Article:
Sunday, April 29, 2007

Genetic enhancement of sorghum for biofuel production

Ana Saballos1, Gebisa Ejeta1, and Wilfred Vermerris2. (1) Agronomy, Purdue University, 915 W. State Street, West Lafayette, IN 47907, (2) Agronomy, University of Florida Genetics Institute, PO Box 103610, 1376 Mowry Road, Gainesville, FL 32610-3610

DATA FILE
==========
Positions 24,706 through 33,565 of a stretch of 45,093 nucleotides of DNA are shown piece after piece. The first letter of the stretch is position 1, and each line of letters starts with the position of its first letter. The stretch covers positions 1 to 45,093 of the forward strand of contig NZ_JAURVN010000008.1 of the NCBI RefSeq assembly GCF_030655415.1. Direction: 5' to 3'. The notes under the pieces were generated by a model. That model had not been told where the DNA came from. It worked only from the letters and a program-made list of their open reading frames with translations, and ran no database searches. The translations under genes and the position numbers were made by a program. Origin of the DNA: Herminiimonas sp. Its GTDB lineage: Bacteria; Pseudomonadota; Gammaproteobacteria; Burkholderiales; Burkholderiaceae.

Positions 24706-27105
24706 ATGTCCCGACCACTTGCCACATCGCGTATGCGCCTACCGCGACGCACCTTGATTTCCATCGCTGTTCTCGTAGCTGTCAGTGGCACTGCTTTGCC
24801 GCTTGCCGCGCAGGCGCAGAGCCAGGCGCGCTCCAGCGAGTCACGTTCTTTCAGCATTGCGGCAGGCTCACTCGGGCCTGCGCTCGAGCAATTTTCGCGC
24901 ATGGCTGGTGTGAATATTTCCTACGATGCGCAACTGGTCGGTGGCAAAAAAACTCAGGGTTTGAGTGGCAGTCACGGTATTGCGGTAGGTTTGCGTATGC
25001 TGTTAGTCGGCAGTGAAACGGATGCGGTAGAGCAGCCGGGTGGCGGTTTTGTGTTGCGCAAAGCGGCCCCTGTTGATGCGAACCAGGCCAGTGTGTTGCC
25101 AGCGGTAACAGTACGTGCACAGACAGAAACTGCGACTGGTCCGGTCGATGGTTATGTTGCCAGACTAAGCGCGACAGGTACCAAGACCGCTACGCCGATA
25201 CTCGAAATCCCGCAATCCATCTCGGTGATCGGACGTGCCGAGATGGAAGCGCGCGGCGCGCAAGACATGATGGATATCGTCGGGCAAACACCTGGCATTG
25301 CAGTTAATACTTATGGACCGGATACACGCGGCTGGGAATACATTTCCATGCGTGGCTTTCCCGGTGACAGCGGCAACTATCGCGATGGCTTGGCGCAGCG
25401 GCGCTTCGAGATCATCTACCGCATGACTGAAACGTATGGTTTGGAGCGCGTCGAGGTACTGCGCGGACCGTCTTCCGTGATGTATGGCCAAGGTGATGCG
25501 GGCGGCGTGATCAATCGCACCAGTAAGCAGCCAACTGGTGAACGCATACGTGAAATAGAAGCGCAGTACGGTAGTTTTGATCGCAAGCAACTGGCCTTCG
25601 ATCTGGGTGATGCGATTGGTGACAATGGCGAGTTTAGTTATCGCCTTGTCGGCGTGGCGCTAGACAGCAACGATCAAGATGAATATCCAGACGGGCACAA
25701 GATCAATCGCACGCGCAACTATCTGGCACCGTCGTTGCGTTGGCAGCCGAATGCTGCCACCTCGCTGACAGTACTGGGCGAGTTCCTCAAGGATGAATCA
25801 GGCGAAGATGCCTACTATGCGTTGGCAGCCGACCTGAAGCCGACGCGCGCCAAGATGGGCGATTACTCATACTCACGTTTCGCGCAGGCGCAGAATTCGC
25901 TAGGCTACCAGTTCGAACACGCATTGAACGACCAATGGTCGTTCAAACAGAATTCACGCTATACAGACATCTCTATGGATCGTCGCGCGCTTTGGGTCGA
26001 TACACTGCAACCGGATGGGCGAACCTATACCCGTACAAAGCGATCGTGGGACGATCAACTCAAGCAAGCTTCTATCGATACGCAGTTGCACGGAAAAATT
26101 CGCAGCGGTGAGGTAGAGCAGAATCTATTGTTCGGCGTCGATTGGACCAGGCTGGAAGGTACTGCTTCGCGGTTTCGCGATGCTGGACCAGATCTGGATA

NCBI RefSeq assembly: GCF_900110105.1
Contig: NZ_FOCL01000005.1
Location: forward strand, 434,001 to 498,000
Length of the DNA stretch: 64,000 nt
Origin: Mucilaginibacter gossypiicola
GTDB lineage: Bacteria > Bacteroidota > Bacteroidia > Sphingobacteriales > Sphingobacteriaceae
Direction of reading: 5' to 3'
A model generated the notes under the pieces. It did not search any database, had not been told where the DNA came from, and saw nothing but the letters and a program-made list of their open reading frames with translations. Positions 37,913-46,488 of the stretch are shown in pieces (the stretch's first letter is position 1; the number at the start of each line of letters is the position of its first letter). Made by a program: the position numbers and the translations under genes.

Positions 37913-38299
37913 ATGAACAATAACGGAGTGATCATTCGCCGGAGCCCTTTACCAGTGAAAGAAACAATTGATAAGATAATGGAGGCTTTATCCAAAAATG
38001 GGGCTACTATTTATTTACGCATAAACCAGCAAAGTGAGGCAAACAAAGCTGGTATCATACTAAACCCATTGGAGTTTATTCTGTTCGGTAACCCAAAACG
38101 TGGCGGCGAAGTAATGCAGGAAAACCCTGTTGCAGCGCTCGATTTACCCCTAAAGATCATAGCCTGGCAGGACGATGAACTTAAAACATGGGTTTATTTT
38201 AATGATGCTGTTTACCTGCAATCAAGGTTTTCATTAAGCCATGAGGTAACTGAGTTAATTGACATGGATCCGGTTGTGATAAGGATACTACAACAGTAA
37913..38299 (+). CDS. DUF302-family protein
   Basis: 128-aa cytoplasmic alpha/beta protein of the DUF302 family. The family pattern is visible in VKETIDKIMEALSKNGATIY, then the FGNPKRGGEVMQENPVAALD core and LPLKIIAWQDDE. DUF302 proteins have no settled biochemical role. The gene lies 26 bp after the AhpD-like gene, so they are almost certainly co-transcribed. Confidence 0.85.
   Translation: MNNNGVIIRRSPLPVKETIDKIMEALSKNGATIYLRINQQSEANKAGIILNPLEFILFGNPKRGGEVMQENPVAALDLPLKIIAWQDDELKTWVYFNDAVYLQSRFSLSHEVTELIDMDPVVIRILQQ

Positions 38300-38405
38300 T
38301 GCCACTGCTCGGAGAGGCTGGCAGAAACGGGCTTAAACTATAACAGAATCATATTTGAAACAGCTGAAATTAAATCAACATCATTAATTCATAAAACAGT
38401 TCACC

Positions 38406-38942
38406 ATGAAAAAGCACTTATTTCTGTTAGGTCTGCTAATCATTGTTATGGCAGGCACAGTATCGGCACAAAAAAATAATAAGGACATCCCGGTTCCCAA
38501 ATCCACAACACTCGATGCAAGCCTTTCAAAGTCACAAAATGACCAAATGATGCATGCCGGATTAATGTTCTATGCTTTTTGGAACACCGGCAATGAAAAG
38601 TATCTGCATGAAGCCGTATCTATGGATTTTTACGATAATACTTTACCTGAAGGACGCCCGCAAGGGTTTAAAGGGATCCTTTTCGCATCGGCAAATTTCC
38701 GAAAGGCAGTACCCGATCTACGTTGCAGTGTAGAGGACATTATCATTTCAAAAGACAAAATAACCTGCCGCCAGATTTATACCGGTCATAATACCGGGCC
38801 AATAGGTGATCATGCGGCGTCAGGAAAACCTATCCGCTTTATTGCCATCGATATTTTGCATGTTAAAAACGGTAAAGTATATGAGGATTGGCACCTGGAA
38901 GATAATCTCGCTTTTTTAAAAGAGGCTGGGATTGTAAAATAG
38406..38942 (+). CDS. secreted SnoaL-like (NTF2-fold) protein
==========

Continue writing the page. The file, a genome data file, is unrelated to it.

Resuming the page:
Genetic improvement of biomass crops can significantly reduce the overall cost of biomass-to-ethanol conversion. Major traits affecting biomass utility are lignin content and composition, soluble carbohydrate content and biomass yield. Sorghum offers advantages that make it an attractive biomass crop. It is tolerant to drought, performs well on marginal lands, and possesses a deep root system that helps prevent the loss of soil organic matter. We are working towards improving the quality of sorghum as a feedstock by combining traits from useful germplasm sources of brown midrib (bmr) mutants, sweet sorghums, and high biomass producers. The genetic basis of these characteristics is poorly understood. Therefore, we have developed a population of recombinant-inbred lines from crosses between a sweet sorghum and a bmr mutant.  Characterization of this population will allow identification of QTL associated with biomass yield, cell wall composition and soluble sugar content.  Based on the chemical composition of the mutants’ cell wall and mapping data from this population we have successfully identified the gene underlying the bmr6 mutation. Through a combination of genetic and chemical approaches we have established the number of independent bmr loci associated with our collection of bmr mutants. We are currently studying the effect of pyramiding the non-allelic bmr genes on plant fitness and cell wall composition.  Sugar concentration in stalks from this population was evaluated to determine the inheritance of the sweet sorghum trait. Molecular markers resulting from these experiments will facilitate the combination of these traits to develop improved lines for biofuel production.